NEWPORT >> When Mike and Laurie Desautels opened a UPS store in downtown Newport in September, they expected their business to steadily grow.
The Desautelses set up shop in the Main Street storefront adjacent to a razed city block planned to be the future home of the Renaissance Block project, which would include shops, offices and a hotel — one of a slew of development projects in the area spearheaded by Florida investor Ariel Quiros and local businessman Bill Stenger.
"It was a good time to go into business," Mike Desautels said Friday afternoon.
But the couple's faith in the future of their business was shaken last week with the announcement that Quiros and Stenger are facing federal and state civil charges over what regulators described as a "Ponzi-like" scheme.
The news may mean the couple need to reduce their five-person staff by one, Mike Desautels said.
"Now you've got to try to make do with what's here," he said. "And Newport is a poor town, so you've got to work that much harder to try to make your business survive."
In the wake of Thursday's news, Newport locals reacted with a mixture of disappointment, anger and a few I-told-you-sos. But many retained faith that the community will be able to weather the challenges.
The site of the Renaissance Block project is a part of daily life for many locals. A chain link fence, draped with banners promising redevelopment, runs along the southern side of Main Street.
Behind the fence, the sidewalk drops off into the foundations of buildings that are no longer standing. On the far side of the lot stands the one structure that was not razed: a brick chimney that, once upon a time, belonged to a bakery.
In December, 2013, Quiros purchased that entire block in downtown Newport for $2.85 million, which he and Stenger intended to develop with money from foreign investors through the EB-5 visa program.
The two said they planned to plow hundreds of millions of dollars into the block to build a mixed-use development with retail and office space, as well as a hotel that was meant to provide long-term rentals for workers at AnC Bio Vermont, the planned U.S. wing of a Korean biotech company Stenger and Quiros also hoped to bring to Newport.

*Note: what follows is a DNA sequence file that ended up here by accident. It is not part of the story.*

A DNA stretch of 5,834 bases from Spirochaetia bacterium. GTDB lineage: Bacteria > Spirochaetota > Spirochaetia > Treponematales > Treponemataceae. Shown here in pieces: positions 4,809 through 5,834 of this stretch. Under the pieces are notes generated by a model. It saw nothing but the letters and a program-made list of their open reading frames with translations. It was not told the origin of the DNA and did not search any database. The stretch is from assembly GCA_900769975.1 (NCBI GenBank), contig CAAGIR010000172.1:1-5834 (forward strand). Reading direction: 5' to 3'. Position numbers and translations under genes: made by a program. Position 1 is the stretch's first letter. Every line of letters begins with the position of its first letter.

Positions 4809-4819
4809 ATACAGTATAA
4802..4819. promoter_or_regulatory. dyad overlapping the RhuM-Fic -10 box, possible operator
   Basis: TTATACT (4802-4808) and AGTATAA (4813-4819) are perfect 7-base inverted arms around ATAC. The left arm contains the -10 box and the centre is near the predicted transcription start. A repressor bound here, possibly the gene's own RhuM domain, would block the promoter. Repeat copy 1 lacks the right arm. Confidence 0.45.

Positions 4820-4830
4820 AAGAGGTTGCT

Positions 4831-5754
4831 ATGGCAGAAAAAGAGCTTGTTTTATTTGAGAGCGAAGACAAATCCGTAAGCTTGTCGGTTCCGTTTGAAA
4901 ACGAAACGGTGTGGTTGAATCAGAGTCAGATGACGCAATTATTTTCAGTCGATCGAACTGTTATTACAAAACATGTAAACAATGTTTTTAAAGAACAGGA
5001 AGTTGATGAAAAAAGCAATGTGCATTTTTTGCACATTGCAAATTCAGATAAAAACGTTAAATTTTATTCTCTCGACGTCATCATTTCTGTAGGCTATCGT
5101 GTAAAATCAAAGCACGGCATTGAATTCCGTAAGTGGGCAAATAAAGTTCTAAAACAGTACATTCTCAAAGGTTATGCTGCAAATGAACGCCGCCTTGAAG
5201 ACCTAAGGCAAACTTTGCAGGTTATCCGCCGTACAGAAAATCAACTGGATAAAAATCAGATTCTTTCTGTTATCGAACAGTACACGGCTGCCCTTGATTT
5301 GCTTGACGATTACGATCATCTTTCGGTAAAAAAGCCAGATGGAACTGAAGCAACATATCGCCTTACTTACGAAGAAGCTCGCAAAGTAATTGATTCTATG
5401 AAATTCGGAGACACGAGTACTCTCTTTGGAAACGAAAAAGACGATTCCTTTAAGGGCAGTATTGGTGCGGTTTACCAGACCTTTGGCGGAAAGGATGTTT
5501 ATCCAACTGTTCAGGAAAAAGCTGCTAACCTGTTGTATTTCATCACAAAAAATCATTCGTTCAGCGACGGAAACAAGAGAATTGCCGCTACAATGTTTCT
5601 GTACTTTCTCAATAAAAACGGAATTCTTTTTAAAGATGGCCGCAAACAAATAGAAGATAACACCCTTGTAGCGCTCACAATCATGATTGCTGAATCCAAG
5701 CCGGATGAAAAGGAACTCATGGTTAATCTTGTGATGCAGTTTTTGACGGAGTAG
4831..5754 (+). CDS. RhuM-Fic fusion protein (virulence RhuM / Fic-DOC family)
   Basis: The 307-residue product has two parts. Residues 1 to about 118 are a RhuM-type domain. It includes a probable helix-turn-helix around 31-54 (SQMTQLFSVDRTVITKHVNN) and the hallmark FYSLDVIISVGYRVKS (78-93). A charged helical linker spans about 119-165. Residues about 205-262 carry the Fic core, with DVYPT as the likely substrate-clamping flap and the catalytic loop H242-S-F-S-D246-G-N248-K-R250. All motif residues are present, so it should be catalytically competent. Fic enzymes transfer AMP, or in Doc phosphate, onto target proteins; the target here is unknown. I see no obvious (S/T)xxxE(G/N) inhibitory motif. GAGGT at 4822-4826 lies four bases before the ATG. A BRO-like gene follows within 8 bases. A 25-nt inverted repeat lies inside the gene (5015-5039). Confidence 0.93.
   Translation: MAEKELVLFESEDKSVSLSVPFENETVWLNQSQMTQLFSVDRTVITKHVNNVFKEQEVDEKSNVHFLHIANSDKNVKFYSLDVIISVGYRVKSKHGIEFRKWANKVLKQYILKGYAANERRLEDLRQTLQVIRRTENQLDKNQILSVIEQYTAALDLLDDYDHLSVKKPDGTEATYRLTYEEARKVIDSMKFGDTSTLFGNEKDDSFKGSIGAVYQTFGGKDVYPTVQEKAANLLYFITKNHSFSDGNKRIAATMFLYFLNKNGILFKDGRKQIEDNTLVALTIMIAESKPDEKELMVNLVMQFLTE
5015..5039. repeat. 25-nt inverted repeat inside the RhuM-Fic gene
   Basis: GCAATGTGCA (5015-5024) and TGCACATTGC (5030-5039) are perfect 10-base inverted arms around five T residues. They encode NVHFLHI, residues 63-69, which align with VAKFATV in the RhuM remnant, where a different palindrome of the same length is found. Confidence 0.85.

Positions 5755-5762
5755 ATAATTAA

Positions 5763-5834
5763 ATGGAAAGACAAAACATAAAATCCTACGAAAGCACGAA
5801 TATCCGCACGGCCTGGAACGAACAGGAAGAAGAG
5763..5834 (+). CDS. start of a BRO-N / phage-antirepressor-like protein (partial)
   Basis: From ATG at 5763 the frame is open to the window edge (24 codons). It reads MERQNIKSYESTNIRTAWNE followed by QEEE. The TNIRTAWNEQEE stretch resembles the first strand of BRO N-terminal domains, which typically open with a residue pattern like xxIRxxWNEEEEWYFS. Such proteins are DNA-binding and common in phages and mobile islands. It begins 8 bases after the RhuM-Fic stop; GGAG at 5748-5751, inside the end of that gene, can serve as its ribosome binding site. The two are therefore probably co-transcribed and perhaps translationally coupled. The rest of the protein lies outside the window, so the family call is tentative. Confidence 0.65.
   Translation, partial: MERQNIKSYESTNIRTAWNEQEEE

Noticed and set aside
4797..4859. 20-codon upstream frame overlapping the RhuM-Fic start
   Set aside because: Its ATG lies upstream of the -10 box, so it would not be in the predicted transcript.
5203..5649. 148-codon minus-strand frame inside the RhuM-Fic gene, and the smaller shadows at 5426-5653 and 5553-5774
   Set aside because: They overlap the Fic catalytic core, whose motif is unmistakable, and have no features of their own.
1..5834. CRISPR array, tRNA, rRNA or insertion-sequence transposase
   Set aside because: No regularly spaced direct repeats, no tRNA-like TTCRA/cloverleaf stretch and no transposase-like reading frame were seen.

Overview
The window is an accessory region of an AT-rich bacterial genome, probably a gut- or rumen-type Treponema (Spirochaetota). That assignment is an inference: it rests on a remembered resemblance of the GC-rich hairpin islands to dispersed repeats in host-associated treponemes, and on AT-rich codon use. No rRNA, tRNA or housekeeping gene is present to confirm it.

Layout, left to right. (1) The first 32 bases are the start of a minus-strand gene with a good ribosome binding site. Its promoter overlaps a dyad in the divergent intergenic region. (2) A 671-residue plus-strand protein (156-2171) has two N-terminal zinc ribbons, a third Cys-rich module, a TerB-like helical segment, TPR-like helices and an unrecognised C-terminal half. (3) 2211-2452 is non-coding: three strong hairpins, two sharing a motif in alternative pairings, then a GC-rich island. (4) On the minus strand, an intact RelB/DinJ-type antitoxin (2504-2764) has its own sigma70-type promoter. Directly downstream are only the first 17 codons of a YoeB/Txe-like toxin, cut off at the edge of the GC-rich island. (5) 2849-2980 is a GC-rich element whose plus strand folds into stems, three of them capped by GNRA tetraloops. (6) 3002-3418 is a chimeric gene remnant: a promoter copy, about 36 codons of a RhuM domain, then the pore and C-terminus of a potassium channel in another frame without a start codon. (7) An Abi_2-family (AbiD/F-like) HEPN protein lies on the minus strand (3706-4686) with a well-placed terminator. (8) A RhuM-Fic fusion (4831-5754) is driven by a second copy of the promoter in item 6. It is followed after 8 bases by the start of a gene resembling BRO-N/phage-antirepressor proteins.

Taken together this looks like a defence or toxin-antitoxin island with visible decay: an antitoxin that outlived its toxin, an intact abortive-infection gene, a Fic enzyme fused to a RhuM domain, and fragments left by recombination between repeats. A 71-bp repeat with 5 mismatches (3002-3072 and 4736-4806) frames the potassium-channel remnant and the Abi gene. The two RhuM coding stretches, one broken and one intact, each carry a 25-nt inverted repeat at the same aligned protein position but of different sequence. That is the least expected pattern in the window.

Stenger and Quiros collected nearly three-quarters of the money to build the $110 million biomedical research center, which was in reality "nearly a complete fraud," according to the Securities and Exchange Commission.
Quiros bought the Renaissance Block property through G.S.I. of Dade County Inc., which is among the companies whose assets were frozen and placed into receivership by a federal judge in Miami last week.
G.S.I. of Dade County is a company Quiros formed in 1994, according to documents filed with the Florida secretary of state. Quiros remains the sole director.
Neither project is likely to be completed anytime soon, because of the asset freeze and the fact that the SEC says "there is little money left" in the AnC Bio accounts for construction, as a result of Stenger and Quiros' alleged misuse of investor funds.
In the meantime, the entire block, which had been home to nine historic buildings and several small businesses, was cleared in March 2015 with state approval, leaving a gaping hole in downtown Newport.
Merry Hamel used to work in a building on that block. Her workplace, which she preferred not to identify in this story, was evicted to make way for the Renaissance Block project. Many people who lived in the apartments there had to relocate too, she said.
Now, the empty lot on Main Street is "disheartening," especially given that many locals worked hard on building up and improving the downtown, Hamel said Friday.
Hamel recalls that the community was told many times over that Stenger and Quiros' projects would bring a tide of jobs and economic growth. That fostered a lot of hope among people looking for stable employment and jobs closer to home, she said.